Nitrogen vs Iron, Which is Best for Your Lawn?

If your lawn is looking patchy or discolored, the grass may be suffering from a nutrient deficiency. Common deficiencies include nitrogen and iron, which both have very similar symptoms.

Both deficiencies cause yellowing of the turf, though other symptoms may also accompany them. Knowing which is causing this problem can help you to select the right lawn amendment and fix your lawn problems. Let’s look at how to identify which nutrient your lawn is lacking. 

Deficiencies: Nitrogen vs Iron Lawn Amendment

iron vs nitrogen on lawn

Nitrogen and iron deficiencies both create similar symptoms in your lawn. It can be challenging to tell which nutrient your lawn needs, but this can be determined by doing a soil test or by carefully looking at individual grass blades and your lawn as a whole for clues. 

Nitrogen deficiency symptoms

The most common nutrient deficiency in lawns is nitrogen (N). Nitrogen helps to give the grass its bright green color. In response to low nitrogen levels, grass becomes pale and thins out, creating a patchy-looking lawn. 

The lawn will have yellow or brown patches between the healthy sections. If your lawn has a nitrogen deficiency, then your grass will need more nitrogen in order to recover. To apply nitrogen, simply scatter a fertilizer that’s high in nitrogen over the patchy area and water it down. Your lawn should improve within one to two weeks if the lack of nitrogen is the only issue. 

Iron deficiency symptoms

An iron deficiency will cause yellowing leaves, which die from the tips. Iron is a component of chlorophyll, so if your grass has an iron deficiency, then it will always have a yellow tint to the leaves. You may also notice that your lawn looks thin and patchy. If young grass seedlings look almost white as they grow, this is a sure sign of iron deficiency.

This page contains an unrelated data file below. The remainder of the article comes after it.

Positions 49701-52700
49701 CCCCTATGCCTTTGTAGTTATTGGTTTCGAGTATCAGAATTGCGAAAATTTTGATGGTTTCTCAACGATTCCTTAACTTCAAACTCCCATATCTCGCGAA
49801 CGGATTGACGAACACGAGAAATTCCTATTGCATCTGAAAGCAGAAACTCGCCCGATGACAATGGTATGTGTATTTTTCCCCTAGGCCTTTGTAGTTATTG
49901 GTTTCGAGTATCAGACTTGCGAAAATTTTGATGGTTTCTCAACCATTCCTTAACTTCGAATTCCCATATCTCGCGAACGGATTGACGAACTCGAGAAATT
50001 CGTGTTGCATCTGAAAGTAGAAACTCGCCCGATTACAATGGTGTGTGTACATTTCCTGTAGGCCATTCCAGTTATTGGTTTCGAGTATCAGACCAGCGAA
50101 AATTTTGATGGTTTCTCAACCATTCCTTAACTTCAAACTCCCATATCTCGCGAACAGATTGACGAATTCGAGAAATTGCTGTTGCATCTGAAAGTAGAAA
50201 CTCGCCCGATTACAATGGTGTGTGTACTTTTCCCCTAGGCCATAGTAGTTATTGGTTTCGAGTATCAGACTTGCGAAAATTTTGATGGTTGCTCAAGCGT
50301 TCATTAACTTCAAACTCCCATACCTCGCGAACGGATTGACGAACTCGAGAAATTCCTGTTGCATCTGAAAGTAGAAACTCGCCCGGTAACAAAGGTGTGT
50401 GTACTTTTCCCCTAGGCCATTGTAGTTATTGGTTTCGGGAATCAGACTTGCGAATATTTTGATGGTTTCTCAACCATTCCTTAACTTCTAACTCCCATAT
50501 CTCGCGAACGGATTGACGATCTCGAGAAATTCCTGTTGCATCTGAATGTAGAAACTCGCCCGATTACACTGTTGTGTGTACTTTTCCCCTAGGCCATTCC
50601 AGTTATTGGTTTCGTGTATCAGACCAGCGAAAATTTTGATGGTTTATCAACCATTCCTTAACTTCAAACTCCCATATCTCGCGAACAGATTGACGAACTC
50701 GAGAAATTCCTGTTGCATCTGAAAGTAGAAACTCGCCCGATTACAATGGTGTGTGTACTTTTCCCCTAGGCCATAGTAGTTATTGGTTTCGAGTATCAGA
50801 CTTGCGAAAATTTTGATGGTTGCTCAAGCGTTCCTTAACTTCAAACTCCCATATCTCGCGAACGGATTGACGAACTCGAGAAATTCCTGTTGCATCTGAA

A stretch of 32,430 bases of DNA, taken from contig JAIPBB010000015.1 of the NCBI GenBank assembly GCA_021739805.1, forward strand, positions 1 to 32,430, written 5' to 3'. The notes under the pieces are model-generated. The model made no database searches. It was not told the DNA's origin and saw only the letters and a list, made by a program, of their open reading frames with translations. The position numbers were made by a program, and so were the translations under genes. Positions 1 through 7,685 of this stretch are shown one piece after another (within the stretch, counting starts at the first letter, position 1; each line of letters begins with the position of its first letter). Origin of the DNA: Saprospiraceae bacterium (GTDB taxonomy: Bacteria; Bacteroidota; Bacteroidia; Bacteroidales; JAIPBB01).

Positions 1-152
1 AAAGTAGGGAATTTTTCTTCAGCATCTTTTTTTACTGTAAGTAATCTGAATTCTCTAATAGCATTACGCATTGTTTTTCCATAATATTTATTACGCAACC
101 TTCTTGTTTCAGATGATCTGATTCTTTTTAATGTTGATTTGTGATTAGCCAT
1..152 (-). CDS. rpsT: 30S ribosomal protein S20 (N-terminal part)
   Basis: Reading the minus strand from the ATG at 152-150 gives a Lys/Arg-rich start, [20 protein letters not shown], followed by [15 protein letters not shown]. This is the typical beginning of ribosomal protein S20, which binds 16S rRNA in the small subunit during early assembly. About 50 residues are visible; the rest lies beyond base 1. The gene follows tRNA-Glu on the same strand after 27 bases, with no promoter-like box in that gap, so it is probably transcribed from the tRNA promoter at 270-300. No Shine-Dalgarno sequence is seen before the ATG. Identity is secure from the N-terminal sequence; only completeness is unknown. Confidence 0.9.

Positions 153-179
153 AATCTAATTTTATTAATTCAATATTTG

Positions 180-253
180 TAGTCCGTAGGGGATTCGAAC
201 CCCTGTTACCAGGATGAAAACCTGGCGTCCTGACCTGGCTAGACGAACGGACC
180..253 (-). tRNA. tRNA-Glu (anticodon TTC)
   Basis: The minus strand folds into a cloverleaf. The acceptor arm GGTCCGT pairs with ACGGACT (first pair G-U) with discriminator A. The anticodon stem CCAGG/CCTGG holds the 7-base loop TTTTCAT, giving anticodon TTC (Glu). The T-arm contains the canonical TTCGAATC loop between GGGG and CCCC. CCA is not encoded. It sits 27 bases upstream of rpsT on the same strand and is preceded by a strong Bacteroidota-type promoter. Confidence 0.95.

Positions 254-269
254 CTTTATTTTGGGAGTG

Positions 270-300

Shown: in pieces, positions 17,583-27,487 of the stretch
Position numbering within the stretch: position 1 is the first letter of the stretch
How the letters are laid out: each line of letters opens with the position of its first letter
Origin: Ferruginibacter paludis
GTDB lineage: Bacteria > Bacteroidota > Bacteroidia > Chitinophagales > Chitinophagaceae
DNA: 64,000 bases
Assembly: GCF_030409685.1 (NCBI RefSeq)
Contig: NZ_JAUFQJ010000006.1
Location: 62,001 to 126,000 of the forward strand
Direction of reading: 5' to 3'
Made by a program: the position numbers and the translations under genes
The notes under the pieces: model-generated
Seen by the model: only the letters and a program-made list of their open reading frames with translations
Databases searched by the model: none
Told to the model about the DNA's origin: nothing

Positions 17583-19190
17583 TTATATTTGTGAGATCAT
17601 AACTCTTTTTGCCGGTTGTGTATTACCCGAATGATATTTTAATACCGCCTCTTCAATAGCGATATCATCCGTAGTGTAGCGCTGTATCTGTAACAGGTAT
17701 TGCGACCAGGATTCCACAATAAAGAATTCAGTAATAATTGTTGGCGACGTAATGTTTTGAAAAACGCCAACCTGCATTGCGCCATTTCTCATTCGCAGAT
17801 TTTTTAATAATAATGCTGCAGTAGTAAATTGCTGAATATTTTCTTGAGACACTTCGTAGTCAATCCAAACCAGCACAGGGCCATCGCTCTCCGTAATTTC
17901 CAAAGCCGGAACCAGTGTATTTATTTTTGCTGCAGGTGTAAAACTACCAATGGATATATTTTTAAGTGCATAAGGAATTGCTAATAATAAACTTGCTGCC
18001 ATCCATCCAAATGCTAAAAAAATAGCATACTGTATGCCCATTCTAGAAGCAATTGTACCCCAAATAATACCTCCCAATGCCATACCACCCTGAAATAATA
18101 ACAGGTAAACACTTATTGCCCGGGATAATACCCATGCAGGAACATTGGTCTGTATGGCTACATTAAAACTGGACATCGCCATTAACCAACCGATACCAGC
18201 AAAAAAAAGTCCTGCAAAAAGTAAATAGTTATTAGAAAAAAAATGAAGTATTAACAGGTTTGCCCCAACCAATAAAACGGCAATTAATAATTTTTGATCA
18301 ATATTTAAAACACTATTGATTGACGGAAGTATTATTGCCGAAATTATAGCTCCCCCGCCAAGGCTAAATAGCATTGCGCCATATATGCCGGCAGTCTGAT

There are a few ways you can amend this issue. The first is to simply apply some fertilizer, but this will not fix the problem completely. The only way to amend an iron deficiency is by using a lawn amendment that has a high iron content, such as ferrous sulfate powder.

Ironite is the most popular type of iron lawn supplement.

What to do if you are unsure whether your lawn has a nitrogen vs an Iron deficiency 

Iron or Nitrogen for grass

If your lawn is starting to turn yellow and looks patchy, you may be unsure whether the cause is a lack of nitrogen or iron. The best thing to do would be to test a small area of grass with a fertilizer that contains nitrogen.

If this makes a difference to your grass within two weeks, nitrogen deficiency is the most likely cause. You can then go on to treat your whole lawn. 

If you have no success with a regular fertilizer, you can then apply an iron amendment to your lawn, as you will have determined that nitrogen deficiency isn’t the cause of the problem.

Don’t apply a fertilizer that’s high in nitrogen to a lawn that has iron deficiency, as this is most likely to worsen the problem. Alternatively, you can apply milorganite to your lawn as this contains both nitrogen and iron. 

When using soil amendments, particularly those that contain iron, be careful not to get the product on walkways, paths, or driveways, as these can stain concrete. You should also follow the manufacturer’s instructions by reading the label before applying any fertilizers or soil amendments. 


When comparing nitrogen vs iron for grass, you need to look at how your lawn is damaged.

If you notice that your lawn has patches of yellow and it is rather thin, then the grass may be suffering from a nitrogen deficiency. If the grass as a whole is looking very pale with yellowing leaves at the base and tips, then it may be an iron deficiency. 

To fix either one, apply some fertilizer over the yellowing patches and use a turf conditioner to spread over the rest. This will help your entire lawn green up within a few weeks. 

If you notice that there are brown patches in your yard, this could be because of an underlying issue such as soil compaction or pH levels. It might also be due to dog urine burn. If your grass is just very thin, it may need some aeration and seeding before applying any lawn amendments.

The two most common types of are iron and nitrogen lawn supplements are ironite and milorganite.